That’s what people do when they show up to online communities, too. They take a brief scan around, they pull in whatever cues they can gather, they decide if they want to join in, and then they do so in a way that fits all the factors.  Think of the quality of comments on Flickr versus YouTube.  Flickr takes community management very seriously, and people have gotten the message over time (whether consciously or unconsciously) that being respectful in comments is important.  On YouTube, the expectation is more or less that people will be idiots.  So people are idiots.

Take note of what kind of conversation people are experiencing when they show up to your site. If you monitor it carefully enough in the beginning, it will begin to (mostly) monitor itself.

How do you set the tone? By contributing in the style that you’d like others to contribute. By offering some simple, clear guidelines on how people should treat each other and why. By suggesting to the people in your inner circle that they engage in a certain way. By showing up and being personally involved to positively redirect things when someone goes off course.

3) Stay detached from emotional conversations.

If your job is to keep the community healthy, then your “at ease” stance needs to be slightly above any emotional discussions.  You’re at your most helpful when you’re keeping a bird’s eye view on things and can understand everyone’s perspectives.

This might make you feel like the community’s not really yours.  That’s right. I’m sorry. It’s not. It’s theirs. You are the steward and caretaker, and when you’re hanging out there, you’re on duty.  Like a bartender at a good club, you get plenty of perks from being in the room, but you still need to stay behind the bar.  (And, preferably, sober.)

If you find yourself emotionally involved in a challenging situation, that’s your cue to go find someone else to advise you — someone who understands the community but isn’t involved in the drama. You can’t hold the Smite Buttons and be angry at the same time — that’s just not fair.

But even if you are angry, and you are getting advice from someone more balanced, you still probably need to keep your venting off the Internet. People need to trust you, and blame-heavy ranters are hard to trust.

So go off and kick trashcans, let a friend keep an eye on things while you’re gone, and come back when you’re ready to be sane again.  You just saved yourself from a mutiny.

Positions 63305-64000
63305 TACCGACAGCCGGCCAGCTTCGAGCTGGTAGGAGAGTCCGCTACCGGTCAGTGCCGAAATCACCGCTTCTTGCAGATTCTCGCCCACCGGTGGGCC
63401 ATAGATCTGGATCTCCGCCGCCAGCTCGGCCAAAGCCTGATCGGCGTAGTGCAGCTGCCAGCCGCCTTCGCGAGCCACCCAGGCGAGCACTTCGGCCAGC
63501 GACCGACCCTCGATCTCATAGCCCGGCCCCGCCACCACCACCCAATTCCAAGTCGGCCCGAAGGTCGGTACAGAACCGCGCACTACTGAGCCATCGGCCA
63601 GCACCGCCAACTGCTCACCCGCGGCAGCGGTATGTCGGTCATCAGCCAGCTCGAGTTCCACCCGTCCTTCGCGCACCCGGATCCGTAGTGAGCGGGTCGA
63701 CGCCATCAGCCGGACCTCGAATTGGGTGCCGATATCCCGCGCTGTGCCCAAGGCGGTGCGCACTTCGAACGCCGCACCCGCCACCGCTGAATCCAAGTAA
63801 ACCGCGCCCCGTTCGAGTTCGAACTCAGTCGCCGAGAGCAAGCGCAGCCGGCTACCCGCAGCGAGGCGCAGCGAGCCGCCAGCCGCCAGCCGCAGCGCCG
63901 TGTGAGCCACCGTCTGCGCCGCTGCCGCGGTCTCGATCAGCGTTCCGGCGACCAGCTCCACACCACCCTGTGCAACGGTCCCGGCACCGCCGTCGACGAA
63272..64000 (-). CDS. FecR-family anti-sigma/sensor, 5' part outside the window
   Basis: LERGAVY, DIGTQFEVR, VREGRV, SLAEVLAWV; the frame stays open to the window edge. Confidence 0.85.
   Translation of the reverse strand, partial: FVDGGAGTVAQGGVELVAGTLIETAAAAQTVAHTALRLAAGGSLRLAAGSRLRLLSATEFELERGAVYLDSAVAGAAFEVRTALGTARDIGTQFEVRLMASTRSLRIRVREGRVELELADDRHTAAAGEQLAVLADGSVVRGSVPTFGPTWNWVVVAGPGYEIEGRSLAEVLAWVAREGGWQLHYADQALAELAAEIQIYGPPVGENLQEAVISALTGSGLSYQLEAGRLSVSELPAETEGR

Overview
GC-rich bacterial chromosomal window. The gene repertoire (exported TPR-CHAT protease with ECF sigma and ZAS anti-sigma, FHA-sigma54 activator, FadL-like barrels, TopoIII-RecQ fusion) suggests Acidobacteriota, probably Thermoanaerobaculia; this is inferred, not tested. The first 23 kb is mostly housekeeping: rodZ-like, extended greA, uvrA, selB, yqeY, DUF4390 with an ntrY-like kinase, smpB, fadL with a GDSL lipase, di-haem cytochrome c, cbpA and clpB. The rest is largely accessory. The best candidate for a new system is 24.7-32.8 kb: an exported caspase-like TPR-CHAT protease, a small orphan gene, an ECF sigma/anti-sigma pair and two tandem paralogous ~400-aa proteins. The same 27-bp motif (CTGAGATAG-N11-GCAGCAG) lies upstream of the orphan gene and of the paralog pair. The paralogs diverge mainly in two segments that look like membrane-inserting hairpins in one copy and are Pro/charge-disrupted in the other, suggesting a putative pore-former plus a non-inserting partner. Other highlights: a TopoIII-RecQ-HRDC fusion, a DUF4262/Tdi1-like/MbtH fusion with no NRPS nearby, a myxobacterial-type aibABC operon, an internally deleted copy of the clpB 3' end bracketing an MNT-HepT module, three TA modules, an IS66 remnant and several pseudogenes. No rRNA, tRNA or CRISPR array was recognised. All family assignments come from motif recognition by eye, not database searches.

More soon.


Just a few minutes ago on Twitter, I quoted a snippet of my phone conversation today with John T. Unger:

Me: “…so basically, I’m just going to get everybody to love everybody.”

John: “If anybody can do that, it’s you.”

Then, realizing how out of context that snippet was, I added some clarification:

By “everybody” I mean “queers, sex nerds, artists, deviants, geeks, and creative folks who dance to the beat of their own drum.”

Call me naive, but I really do believe that covers everybody, with lots of internal overlap.  But okay, yeah, I live in a bubble, and it’s worth defining what that bubble’s all about sometimes.  I also acknowledge that a whole lot of somebodies have stopped defining themselves in those ways, so I’m not gonna worry about them right now.

I want to tell you about the dreams in my head… about the things I’m most excited about, and the structures I’m looking at for how I can serve more people and make our lives more exciting.

One of them is a monthly discussion series I’m kicking off in December at the Center for Sex and Culture (San Francisco) called Deviants Online.  Here’s the press info for it:

Deviants Online
hosted by Sarah Dopp
with special guest Mollena Williams

Tuesday, December 8th, 6 – 8pm
Cost: $10-20 sliding scale, no one turned away for lack of funds

The CSC is proud to announce this new monthly discussion workshop!

Deviants Online will explore the ever-changing “best practices” for social media: facebook, twitter, myspace, flickr, blogging, email, websites, and everything else.  How can we shine spotlights on what we care about without annoying our friends? What are smart ways to strengthen our relationships and broaden our networks? And how exactly do we get our (many) personal sides to co-exist with our professional life on the same Internet?

As queers, creatives, sex nerds, and other rebels, our lives depend heavily on our friends and extended communities.  Whether we’re looking for work opportunities, an audience, or an army of allies, we can all benefit from having a broader network built on trust and appreciation.